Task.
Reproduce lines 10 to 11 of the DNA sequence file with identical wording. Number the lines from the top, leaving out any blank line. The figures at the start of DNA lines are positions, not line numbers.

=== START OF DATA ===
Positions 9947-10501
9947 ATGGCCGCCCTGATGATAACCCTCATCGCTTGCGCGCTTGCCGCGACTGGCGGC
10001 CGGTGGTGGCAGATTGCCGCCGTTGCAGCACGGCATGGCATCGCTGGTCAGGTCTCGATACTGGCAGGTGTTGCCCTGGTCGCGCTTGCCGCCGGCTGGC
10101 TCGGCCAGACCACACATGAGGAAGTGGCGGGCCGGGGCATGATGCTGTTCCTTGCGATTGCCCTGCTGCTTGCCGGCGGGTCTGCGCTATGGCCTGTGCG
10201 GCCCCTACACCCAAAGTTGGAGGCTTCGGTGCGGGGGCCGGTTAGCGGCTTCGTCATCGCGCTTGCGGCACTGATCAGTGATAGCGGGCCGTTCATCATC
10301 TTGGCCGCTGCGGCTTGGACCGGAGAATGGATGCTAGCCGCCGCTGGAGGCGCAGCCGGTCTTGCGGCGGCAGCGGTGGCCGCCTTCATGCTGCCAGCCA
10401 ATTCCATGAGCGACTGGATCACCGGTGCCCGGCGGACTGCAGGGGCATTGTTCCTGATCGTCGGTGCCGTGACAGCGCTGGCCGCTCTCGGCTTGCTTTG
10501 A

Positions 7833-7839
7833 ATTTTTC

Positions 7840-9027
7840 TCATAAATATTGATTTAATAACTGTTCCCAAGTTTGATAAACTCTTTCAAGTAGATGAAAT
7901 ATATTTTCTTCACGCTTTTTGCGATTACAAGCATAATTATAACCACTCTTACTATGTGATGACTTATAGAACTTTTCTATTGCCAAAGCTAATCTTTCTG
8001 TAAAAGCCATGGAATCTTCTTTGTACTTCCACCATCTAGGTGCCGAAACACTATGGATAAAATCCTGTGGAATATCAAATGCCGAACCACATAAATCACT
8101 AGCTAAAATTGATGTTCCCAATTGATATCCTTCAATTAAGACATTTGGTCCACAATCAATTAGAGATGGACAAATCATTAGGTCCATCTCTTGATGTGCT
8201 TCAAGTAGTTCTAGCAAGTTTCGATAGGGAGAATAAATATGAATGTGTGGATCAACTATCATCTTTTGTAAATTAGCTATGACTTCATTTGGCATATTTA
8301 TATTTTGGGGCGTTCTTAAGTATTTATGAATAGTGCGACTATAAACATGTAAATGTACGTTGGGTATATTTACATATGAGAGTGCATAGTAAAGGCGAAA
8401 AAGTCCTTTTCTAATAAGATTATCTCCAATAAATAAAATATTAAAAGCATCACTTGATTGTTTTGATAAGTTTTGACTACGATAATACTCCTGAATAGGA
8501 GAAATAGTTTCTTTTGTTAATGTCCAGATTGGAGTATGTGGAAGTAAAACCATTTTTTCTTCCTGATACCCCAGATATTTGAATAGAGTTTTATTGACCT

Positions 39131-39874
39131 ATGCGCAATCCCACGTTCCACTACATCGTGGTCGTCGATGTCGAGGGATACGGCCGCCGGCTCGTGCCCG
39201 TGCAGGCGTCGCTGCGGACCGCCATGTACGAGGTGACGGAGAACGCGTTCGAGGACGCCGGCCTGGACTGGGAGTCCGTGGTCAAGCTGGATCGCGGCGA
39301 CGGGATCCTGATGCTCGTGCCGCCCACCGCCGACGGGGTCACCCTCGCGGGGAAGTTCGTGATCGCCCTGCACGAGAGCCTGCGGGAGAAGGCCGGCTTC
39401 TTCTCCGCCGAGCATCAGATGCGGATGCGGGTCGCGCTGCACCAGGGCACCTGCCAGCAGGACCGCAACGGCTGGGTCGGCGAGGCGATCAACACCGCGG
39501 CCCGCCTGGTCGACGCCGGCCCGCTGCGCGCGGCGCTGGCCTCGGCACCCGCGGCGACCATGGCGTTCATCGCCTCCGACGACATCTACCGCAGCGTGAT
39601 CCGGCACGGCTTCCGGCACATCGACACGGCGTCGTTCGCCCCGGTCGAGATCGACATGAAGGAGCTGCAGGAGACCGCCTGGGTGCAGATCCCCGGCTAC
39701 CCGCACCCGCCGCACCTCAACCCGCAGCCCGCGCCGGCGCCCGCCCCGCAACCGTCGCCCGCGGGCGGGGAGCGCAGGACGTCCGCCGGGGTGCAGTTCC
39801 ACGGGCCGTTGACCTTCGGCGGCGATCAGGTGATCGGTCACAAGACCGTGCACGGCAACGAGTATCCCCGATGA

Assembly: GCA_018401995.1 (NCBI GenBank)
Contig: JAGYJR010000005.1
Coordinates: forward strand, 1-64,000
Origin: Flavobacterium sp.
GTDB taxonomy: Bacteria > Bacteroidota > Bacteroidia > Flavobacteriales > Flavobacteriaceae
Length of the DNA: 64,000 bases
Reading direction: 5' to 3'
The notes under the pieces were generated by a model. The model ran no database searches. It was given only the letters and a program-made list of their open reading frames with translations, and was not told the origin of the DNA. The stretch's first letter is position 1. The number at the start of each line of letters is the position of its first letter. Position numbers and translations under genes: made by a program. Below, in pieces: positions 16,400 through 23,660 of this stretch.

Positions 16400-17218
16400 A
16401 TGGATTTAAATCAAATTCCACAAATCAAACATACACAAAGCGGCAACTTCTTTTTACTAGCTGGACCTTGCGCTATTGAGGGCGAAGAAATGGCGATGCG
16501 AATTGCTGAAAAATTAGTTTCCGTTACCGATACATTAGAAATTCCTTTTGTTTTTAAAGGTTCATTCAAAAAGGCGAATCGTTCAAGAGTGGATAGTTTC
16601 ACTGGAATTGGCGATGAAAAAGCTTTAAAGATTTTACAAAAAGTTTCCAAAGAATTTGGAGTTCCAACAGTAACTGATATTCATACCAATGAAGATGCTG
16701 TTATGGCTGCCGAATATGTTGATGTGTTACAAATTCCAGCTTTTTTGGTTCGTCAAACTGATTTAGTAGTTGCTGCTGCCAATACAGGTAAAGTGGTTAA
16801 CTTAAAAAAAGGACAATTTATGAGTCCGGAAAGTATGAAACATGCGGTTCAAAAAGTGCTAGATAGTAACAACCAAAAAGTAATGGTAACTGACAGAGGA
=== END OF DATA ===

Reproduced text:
7833 ATTTTTC

Positions 7840-9027